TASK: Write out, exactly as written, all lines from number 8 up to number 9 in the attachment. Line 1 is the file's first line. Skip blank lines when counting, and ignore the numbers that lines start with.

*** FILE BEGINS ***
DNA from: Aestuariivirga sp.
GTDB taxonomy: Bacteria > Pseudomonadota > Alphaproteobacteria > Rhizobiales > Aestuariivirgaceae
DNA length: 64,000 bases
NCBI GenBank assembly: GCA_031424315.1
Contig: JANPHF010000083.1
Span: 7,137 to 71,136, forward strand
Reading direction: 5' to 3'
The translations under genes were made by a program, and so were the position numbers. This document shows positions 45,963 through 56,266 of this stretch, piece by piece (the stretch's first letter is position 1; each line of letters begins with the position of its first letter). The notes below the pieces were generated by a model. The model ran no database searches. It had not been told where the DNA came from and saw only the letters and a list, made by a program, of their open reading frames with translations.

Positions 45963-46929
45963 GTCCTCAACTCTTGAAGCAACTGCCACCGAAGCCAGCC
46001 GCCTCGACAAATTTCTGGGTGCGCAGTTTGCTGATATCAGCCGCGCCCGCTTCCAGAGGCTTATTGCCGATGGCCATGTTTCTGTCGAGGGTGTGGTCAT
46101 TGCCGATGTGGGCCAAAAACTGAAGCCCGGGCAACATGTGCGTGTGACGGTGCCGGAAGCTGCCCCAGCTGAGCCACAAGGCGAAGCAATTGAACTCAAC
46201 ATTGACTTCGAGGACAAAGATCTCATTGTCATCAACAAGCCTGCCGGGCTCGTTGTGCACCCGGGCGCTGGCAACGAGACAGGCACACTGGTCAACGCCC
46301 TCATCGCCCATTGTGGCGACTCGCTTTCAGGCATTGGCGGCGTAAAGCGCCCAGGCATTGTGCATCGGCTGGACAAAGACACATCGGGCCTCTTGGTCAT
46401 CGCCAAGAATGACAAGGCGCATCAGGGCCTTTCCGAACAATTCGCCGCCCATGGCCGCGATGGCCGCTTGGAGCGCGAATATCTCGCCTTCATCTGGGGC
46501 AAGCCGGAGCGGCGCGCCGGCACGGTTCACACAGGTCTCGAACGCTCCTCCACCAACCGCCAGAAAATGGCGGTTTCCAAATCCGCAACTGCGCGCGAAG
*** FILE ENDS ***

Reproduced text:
The translations under genes were made by a program, and so were the position numbers. This document shows positions 45,963 through 56,266 of this stretch, piece by piece (the stretch's first letter is position 1; each line of letters begins with the position of its first letter). The notes below the pieces were generated by a model. The model ran no database searches. It had not been told where the DNA came from and saw only the letters and a list, made by a program, of their open reading frames with translations.

Positions 45963-46929